nytheatre.com review by Natasha Yannacanedo
June 15, 2007
I had a very mixed reaction to Marian Yalini Thambynayagam's Strange Rain. Her writing is profound, provocative, and heart-wrenching one moment and then almost trite in others. As a performer, she has an incredible presence onstage. However, when the writing gets weak, everyone's performance greatly suffers. The work tends to break down when it becomes spoken word poetry and when it strays from a specific subject matter or story. I find the choreography suffers when the performers have to sacrifice their acting by forcing these words with their movements. At the top of the piece, the women begin speaking after dancing only briefly and I wanted much more dancing before the words intruded.
Pradeepa Jeevamanoharan's choreography is intriguing, specific, and riveting throughout. The composer and cellist, Varuni Tiruchelvam, has a beautiful, striking presence and her music brings a powerful, magical resonance to the piece.
My favorite moments are when Thambynayagam reveals her personal stories. A monologue about her father captures my intrigue. I particularly appreciate the monologue in which Thambynayagam relates her experience of being barraged by ignorant Americans as to her identity. The question of "What are you?" and the comment "you are so exotic" resonate with obnoxiousness. Also, when she reveals to her mother that she is gay, the scene is heart-wrenching. The audience has great empathy for the mother caught in her cultural perspective and her daughter struggling to claim her identity. Shaheen Nazerali particularly shines as the conflicted mother and as the hilarious, gossiping neighbor.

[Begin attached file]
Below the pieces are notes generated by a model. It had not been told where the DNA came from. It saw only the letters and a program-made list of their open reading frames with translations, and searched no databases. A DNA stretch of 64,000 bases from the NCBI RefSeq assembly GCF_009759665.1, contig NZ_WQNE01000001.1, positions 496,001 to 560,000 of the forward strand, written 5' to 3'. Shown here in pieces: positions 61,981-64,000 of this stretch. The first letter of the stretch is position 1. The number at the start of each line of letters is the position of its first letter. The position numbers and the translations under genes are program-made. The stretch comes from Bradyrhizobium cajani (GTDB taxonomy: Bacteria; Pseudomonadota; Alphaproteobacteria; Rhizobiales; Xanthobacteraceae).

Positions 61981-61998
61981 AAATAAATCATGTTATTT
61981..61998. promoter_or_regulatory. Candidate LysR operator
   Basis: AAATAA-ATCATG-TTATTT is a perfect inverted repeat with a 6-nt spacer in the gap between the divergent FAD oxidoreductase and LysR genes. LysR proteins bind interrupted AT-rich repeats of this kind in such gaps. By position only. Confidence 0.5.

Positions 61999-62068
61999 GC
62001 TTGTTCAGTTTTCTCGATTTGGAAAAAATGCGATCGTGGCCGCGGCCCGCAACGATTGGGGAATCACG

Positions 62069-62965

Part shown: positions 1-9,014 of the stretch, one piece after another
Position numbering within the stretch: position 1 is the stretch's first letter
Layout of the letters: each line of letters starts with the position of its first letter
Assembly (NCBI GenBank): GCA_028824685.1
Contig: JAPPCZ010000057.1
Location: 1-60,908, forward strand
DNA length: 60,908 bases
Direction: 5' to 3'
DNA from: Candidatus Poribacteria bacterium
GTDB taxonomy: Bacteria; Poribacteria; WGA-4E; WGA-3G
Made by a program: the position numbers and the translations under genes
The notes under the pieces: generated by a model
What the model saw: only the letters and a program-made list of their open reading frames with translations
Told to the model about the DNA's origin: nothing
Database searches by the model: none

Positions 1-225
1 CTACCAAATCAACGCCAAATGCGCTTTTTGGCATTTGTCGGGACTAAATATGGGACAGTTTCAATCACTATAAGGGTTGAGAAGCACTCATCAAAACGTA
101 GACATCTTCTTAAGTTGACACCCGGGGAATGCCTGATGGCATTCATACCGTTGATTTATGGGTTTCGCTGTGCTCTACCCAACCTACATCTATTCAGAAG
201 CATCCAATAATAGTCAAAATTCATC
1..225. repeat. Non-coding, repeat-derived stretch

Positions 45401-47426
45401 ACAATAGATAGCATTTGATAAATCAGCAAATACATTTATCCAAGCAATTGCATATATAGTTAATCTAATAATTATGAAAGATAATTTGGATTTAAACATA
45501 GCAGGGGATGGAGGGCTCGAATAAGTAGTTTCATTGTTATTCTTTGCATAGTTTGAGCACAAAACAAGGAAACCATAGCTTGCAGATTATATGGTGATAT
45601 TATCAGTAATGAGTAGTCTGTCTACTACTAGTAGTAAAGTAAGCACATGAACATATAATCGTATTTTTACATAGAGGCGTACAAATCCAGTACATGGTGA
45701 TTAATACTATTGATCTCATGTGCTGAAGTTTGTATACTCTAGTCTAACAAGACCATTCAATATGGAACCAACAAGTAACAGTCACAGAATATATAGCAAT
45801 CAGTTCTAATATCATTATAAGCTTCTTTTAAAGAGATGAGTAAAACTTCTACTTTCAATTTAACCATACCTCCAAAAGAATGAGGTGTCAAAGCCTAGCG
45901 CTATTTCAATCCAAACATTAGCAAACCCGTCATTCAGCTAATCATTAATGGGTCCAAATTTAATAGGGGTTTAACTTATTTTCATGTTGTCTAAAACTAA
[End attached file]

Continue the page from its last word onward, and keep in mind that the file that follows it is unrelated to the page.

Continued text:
As dancers, Nazerali, Thambynayagam, and Vibha Gulati possess incredible dexterity, beauty, and grace. There is much potential in this piece and I would love to see Thambynayagam improve the spoken word parts. I am impressed by the feedback form she includes in her program that asks the audience in-depth questions about their response to the piece. She appears to be a woman ready to diligently work on her craft. I am always excited by work that allows women to claim their voice and identity. I would love to see Thambynayagam develop a one-woman show where she tells stories about her family because her personal monologues are incredibly gripping.